Zhu Yunming was also accomplished at cursive. He was influenced by Wang Xizhi in his earlier period, and by Zhang Xu in his later period. In "Ode to the Wise Emperor in Gaining Virtuous Officials," executed in his middle period, Zhu tried to integrate two conflicting approaches to character construction: Wang Xizhi's technique, which emphasizes the structure of individual characters, and Zhang Xu's technique, which stresses the structure of the entire composition.

Combining rapid brushwork with careful attention to the variation in the space between characters, Zhu Yunming created harmonious overall compositions that were executed with remarkable delicacy.

In the 17th century, cursive script reached a peak with leading artists such as Zhang Ruitu, Dong Qichang, Huang Daozhou, Ni Yuanlu, Wang Duo and Fu Shan.

Among them, Wang Duo is highly representative of this new culture. He emulated historic sources and blended two previously opposing trends to create a new style.

Q: How well was the exhibition accepted and welcomed by the local audiences? What attracts them most?

A: The response to this exhibition has been overwhelming.

Boston is a well-known cultural city, with many excellent universities. The Ming-Qing cursive show made a profound impression on the Boston scholastic community.

The incredible vitality of the works has been eye-opening not only for young students in Boston, but especially, most interestingly, for professional scholars of fine arts. They asked me to give more gallery talks and lectures to explain the strength and vibrancy of the works.

Q: Do you think Western audiences can understand Chinese calligraphy well? What about cursive script calligraphy, in particular? Or, do you think the cursive style makes it easier to understand the art of calligraphy?

A: You raise a very good question. Actually, Professor David Rosand, a famous art historian in the Western world and one of my advisers at Columbia, asked the same question at a seminar and exhibition at Columbia University in 1994. I did not answer it well then.

I thought that the Chinese characters were the basis of calligraphy. Without understanding the Chinese language, how could someone appreciate calligraphy?

Now I am confident that even though the people do not understand the language of the characters, nevertheless they do understand the language of art, that is, the quality of line: brushwork, construction, application of ink, rhythm and composition.

There are many collectors who have great collections of Chinese calligraphy even though they do not know the Chinese language. John Crawford and Robert Ellsworth are good examples.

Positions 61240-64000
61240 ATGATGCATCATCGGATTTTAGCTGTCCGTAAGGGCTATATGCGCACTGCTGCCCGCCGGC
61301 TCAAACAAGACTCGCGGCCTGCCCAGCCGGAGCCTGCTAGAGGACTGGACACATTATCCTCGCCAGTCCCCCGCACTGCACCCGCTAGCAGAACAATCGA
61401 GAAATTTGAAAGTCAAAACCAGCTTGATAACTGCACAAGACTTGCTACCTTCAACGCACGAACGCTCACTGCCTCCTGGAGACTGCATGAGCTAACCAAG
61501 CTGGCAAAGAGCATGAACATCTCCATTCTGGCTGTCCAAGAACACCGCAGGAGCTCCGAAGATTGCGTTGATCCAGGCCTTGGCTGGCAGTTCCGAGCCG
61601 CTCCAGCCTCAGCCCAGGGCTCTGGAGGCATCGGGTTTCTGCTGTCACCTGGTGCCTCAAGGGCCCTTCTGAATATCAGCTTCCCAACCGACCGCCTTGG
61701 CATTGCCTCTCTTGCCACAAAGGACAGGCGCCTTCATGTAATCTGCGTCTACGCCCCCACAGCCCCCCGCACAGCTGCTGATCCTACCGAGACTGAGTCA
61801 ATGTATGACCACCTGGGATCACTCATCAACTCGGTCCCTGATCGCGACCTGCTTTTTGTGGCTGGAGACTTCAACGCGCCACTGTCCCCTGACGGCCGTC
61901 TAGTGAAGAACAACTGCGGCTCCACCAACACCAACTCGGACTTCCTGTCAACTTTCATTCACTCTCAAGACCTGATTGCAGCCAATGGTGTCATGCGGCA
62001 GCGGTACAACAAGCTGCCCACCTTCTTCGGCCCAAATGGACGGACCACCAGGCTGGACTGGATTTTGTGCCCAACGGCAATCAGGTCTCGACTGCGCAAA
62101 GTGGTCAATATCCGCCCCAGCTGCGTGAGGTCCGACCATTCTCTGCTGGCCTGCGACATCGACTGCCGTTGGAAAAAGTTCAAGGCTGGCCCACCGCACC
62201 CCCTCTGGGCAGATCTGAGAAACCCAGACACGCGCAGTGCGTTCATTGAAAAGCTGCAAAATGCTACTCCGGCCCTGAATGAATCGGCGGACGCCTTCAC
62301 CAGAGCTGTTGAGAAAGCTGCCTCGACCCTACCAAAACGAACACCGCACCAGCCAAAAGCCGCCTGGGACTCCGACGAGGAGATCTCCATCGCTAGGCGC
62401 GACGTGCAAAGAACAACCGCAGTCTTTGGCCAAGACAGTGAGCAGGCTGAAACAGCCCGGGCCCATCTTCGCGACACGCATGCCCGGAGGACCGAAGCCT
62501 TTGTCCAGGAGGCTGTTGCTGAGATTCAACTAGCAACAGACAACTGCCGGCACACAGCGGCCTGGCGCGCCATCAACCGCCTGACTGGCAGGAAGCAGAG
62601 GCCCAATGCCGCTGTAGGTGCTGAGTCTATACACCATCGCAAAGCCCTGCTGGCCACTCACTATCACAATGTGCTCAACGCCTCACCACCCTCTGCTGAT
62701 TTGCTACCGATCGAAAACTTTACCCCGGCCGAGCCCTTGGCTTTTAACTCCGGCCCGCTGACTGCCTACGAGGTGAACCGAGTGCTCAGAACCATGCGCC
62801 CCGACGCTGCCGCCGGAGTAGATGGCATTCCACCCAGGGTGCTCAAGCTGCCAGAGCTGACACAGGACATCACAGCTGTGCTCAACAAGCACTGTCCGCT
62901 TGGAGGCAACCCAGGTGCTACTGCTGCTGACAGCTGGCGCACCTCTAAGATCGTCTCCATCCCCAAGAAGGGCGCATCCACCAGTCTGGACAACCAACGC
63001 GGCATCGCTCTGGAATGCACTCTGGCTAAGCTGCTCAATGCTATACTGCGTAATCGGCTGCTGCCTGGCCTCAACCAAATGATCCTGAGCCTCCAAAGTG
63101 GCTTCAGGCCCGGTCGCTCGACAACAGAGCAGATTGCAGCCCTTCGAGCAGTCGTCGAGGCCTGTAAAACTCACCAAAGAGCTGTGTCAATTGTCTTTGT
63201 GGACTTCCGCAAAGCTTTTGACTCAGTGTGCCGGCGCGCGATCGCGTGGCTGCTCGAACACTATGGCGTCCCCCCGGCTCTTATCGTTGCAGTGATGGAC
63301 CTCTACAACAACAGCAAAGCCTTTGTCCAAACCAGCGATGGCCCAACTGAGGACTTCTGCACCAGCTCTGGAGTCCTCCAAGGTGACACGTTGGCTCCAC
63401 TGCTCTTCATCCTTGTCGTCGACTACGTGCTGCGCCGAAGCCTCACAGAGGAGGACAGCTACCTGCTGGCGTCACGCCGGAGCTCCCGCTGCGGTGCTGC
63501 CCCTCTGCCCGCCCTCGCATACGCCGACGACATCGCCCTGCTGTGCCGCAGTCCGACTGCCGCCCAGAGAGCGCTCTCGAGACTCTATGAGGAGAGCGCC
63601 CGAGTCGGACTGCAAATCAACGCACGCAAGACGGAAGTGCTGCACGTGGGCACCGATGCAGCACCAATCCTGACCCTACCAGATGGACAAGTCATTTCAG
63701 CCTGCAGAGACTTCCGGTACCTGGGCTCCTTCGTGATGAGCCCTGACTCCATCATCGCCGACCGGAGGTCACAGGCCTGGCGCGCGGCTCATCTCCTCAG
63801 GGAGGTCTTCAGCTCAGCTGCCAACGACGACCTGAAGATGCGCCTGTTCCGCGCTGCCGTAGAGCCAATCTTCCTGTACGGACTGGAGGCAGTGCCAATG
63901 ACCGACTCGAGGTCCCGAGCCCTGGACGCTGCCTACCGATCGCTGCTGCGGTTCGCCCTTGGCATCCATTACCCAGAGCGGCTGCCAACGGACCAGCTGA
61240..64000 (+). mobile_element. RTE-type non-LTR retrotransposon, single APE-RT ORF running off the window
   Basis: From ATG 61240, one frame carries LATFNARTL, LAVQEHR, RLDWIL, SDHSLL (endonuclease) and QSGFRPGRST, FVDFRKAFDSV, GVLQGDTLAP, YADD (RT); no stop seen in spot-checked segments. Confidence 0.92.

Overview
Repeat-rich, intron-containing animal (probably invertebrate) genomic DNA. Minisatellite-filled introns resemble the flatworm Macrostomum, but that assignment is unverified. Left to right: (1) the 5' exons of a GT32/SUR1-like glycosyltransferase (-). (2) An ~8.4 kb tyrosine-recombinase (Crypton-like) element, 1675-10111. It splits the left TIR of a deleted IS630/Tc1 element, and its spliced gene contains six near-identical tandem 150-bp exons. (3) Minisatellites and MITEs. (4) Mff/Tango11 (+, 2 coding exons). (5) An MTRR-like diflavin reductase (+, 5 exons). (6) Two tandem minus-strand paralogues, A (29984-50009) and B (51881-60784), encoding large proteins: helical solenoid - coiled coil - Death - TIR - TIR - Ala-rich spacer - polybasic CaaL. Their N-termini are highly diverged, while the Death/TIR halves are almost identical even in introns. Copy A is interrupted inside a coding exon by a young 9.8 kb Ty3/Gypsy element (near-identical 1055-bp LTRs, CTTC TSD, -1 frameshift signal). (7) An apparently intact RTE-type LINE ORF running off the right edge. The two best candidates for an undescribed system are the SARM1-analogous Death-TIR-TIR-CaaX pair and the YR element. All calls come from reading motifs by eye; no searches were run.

The famous contemporary artist, Brice Mardon, cannot read Chinese at all, but he has a good eye for calligraphic line. This has led him to collect a great work of cursive script by Wang Duo.

Of course, you always see some Chinese people reading the text of the calligraphy in American museums. They may know the Chinese language well, but that is not necessary to appreciate calligraphy's artistic meaning.

Actually, when Chinese calligraphers practice calligraphy, they do not consider the linguistic meaning. And, in fact, many Chinese cannot read cursive script themselves.

As you said, it is exactly the cursive style of writing that makes it easier for everyone, Chinese or Westerner, to understand the art of calligraphy.

Q: Tell me something about the studies of Chinese calligraphy and the interest in calligraphy among ordinary people in the United States?

A: I taught calligraphy from 1997-99 at the China Institute in New York City. Many of my students were ordinary Americans, including school teachers, artists, writers, and collectors and business people.

Calligraphy is fascinating to them and they think it is like modern abstract art. Some of them became my friends and still practice calligraphy with me.

Because they like calligraphy, gradually they start learning the Chinese language. Some of them speak Chinese well.

They love Chinese art and culture and their calligraphy gives them great pleasure. One of my students, a middle-aged real estate broker, composed a Chinese poem about her whole story - how she got to know me, and how she learned about Chinese calligraphy, language and culture.

I was very impressed by her ability to learn a language so well at such an age. I asked her the secret of language learning, and she replied, "If you like it, you can do it, and you can do well."

(China Daily January 2, 2003)